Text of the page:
Lose the cat

What do you get when you remove Garfield from "Garfield"? A better comic

That thing you do

A while ago I mentioned that I have bought an iPod touch. Few days ago I realized just how essential piece of equipment that thing is to me.

First of all, it's my addressbook. It contains all the contact-information of my friends. True, my phone has that as well, but since the iPod gets synced with my computer, it also contains their email-addresses and their regular address as well. And I can use their address to locate them with the Google Maps-client. Sweet.

Second of all, it has become an essential tool for emailing. Only rarely do I bother to check my email with my computer. And why should I, since the iPod is usually in my pocket? Only when I need to type longer emails I head to the computer.

Third, it's an excellent tool for web-browsing. Instead of reading a book in bed, I can read Wikipedia.

Fourth, it has my finances. It contains calculations and projections about my savings, loans and budget. I do use computer to make even more detailed plans with fancy graphs and everything, but most of the time, the iPod is more than enough.

Fifth, it's my navigator. I enter the address of the person I'm going to visit, and it provides me with turn by turn instructions on how to get there.

Sixth, it's my mobile mediaplayer. I use it to watch movies and listen to podcasts and music on the go.

The iPod does all that with no third-party applications. And in few weeks we should be getting more apps for the device. The possibilities are endless, and it's making me giddy as a schoolgirl.


The recent events have been so annoying, that it's time for something a bit more soothing. I took this picture last summer.

China, meet Finland, Finland, this is China

Finland is part of the exclusive club that is being chaired by China. That club is called "Countries that censor the Internet".

The thing I have been afraid of and have been warning of happened. A moral panic caused a piece of legislation to be rushed through the parliament and made in to a law. That law is is called "Law of preventive measures to stop the spread of child pornography". In a nutshell, the law gives the authorities the right to create blacklists of websites that are to be censored. Theory is that only foreign websites containing child-pornography will end up on the list. The list is limited to just foreign websites, because if the website was in Finland, it would naturally be shut down by authorities, since pedophilia is illegal in Finland.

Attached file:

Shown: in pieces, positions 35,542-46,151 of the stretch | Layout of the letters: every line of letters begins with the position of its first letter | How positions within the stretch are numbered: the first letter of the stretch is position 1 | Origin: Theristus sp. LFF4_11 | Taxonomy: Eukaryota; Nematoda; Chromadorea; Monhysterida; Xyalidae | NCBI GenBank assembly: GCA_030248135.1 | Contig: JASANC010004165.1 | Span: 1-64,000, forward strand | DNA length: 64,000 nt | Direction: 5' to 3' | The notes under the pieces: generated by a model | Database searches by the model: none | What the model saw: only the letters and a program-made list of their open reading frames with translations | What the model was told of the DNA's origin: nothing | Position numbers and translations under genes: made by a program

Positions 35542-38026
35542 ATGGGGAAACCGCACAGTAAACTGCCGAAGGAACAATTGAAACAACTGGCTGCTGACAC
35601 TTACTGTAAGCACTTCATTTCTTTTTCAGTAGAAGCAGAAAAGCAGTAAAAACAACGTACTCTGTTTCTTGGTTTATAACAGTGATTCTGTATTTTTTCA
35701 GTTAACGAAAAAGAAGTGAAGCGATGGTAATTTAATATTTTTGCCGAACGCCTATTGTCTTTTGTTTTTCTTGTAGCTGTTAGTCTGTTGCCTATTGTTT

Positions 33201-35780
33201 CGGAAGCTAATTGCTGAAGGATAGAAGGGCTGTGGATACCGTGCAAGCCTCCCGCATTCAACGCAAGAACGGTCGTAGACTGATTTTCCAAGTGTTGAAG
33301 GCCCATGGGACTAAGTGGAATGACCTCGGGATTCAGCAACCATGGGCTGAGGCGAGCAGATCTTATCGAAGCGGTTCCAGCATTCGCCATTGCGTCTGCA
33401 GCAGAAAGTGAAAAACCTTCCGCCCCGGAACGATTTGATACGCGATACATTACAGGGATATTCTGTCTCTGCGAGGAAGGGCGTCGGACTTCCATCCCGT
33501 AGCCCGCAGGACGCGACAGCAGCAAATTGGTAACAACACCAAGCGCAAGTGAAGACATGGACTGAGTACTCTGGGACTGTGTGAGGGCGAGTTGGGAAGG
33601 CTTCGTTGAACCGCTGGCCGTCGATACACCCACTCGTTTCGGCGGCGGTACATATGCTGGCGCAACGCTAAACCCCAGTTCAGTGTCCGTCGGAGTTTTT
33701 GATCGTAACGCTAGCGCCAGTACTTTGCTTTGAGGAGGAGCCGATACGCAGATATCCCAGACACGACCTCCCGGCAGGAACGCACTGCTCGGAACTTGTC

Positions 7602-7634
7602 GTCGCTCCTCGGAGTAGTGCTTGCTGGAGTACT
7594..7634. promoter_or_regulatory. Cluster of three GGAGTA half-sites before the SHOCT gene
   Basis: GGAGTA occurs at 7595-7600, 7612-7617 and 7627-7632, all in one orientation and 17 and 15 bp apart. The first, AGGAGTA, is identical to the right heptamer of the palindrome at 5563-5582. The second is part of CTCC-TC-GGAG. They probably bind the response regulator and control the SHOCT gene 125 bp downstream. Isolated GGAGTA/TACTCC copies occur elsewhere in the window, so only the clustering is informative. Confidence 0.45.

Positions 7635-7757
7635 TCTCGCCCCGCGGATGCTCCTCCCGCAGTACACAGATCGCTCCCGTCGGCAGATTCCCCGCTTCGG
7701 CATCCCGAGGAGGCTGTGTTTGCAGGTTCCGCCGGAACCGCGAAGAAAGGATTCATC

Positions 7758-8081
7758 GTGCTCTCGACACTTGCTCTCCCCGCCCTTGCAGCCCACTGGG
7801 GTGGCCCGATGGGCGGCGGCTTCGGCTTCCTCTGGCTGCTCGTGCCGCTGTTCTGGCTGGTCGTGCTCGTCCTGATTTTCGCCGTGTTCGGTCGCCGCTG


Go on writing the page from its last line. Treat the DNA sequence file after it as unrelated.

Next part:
Well, that's the theory. In reality large part of the censored websites do not contain child-pornography. Many contain normal gay-porn. Many contain 100% straight porn. Many of those website reside in EU or USA (where pedophilia is also illegal). If those websites have illegal material, why haven't those countries shut them down? It's either because

a) they do NOT contain illegal material

b) They do contain illegal material, but Finnish authorities who discovered it haven't notified their colleagues in those countries

In addition, many of the websites in the blacklist are not related to porn at all! Yet for some reason, they are still censored.

And, like I said, the blacklist should only cover foreign websites. But now the authorities have added a Finnish website which critiques the law and the blacklist in to the blacklist as well! Am I the only one who is starting to get a bit worried about this?

Then there's the fact that Finnish Constitution bans censorship. So this law is unconstitutional as well. So that's three ways this law is flawed so far:

1. The law itself is unconstitutional.

2. The law is supposed to only deal with child-pornography. But the blacklist contains lots of websites that have nothing to do with child-pornography!

3. The law is supposed to only deal with foreign websites. But now they are using that law to muzzle a dissenting voice inside Finland.

The moment I heard of this law, I was certain that once the groundwork is done, some people will insist on using it for other purposes as well. And sure enough: record-labels and the like have told that they would like to see the law extended so that it covers websites that distribute material that infringes on their copyright! What next? Censoring websites that critique the government?

The whole law looks and feels evil. The authorities compile the blacklist (which is officially secret) of banned websites, and internet service providers can then use that list to block access to those websites. And the lawmakers did say that "using that blacklist is voluntary".... And then they continued by saying "but if service providers do not voluntarily use the blacklist, we will make it mandatory".

I'm deeply ashamed and PISSED OFF!